As the demand for freight movements outstrips the capacity of the nation’s highway, rail, waterway, air, and port systems, the effects are felt as congestion, longer and less reliable transit times, upward pressure on freight prices, and higher inventory levels. These impacts boost the cost of doing business and the cost of living resulting in a less productive and competitive economy. The increased demand for freight movement will create social costs and benefits that should be understood.
A comprehensive, objective, and consistent set of measures of performance of the U.S. freight transportation system is important for assessing the condition of that system, identifying its problems, and setting priorities on actions to resolve those problems. Freight system performance measures are important to support decisions about investments, operations, and policies for both the public and private sectors, and for the system as a whole and its critical components--corridors, links, and nodes (terminals). Performance measures for the freight system that are applicable and comparable at various geographic levels will also help educate planners, decisionmakers, and the public about the importance of freight transportation to our economy and quality of life.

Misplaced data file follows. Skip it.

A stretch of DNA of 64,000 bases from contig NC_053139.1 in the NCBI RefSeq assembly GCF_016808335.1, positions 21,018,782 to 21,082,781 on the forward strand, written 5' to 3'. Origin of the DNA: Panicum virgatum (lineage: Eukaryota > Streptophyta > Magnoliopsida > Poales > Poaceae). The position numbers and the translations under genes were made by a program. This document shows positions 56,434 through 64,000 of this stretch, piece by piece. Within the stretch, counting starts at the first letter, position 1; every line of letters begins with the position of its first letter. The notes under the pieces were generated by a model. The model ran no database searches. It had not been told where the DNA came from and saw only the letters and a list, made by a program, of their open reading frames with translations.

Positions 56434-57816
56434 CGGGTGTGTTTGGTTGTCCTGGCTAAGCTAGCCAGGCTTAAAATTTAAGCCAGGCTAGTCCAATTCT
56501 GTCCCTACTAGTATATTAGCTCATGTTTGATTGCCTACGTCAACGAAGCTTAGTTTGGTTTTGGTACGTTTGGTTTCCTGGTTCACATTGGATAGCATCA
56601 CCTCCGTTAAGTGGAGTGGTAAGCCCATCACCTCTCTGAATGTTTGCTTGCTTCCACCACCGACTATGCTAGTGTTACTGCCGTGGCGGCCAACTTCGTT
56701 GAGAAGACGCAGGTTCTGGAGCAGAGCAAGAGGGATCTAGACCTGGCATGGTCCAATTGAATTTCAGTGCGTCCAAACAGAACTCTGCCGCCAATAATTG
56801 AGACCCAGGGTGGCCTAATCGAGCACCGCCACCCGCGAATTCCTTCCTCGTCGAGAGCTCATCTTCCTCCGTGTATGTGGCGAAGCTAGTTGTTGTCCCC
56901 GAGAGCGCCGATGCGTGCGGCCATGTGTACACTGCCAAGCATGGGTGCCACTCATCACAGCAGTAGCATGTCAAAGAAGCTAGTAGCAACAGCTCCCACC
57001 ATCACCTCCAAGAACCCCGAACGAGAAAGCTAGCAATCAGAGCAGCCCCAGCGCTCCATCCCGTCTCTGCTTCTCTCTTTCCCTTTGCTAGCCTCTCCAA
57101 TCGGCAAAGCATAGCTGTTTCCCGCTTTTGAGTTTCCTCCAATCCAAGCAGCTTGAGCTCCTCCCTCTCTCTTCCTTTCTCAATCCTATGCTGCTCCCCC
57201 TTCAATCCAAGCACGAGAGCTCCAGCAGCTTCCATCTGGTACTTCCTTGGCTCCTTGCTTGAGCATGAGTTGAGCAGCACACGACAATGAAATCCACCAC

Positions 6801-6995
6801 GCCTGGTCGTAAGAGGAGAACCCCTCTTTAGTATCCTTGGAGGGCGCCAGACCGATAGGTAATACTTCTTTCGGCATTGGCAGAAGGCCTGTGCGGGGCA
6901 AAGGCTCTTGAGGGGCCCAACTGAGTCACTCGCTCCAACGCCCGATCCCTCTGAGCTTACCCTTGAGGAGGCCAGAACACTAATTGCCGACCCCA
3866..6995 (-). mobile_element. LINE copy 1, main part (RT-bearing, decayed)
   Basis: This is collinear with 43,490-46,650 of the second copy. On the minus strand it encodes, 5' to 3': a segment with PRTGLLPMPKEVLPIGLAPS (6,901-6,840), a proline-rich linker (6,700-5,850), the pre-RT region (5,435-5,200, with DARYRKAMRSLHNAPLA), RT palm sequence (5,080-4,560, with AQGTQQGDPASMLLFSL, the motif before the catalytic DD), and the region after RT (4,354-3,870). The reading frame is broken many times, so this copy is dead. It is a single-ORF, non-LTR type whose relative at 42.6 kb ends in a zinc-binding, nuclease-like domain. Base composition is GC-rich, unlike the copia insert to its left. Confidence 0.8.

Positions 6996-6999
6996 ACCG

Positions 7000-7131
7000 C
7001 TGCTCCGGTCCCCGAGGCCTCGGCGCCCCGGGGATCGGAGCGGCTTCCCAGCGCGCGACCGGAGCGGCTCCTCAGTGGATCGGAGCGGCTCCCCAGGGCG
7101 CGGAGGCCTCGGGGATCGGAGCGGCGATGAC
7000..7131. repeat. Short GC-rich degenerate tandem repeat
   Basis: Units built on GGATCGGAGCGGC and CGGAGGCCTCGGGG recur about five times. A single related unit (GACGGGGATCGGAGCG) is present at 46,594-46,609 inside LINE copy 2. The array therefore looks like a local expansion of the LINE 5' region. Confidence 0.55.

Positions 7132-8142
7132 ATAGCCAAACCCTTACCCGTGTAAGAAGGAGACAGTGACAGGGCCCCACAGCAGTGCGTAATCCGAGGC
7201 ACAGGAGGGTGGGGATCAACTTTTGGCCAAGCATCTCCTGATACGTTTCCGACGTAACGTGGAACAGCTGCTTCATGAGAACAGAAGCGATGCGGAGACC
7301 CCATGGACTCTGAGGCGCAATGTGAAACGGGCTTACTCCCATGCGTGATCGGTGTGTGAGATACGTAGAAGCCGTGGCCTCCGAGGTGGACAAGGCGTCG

The objective of this project is to identify measures to gauge the performance of the freight transportation system. The measures should support investment, operations, and policy decisions by a range of stakeholders, both public and private, and reflect local, regional, national, and global perspectives. Areas of emphasis should include, but not be limited to, efficiency, effectiveness, capacity, safety, security, infrastructure condition, congestion, energy, and environment.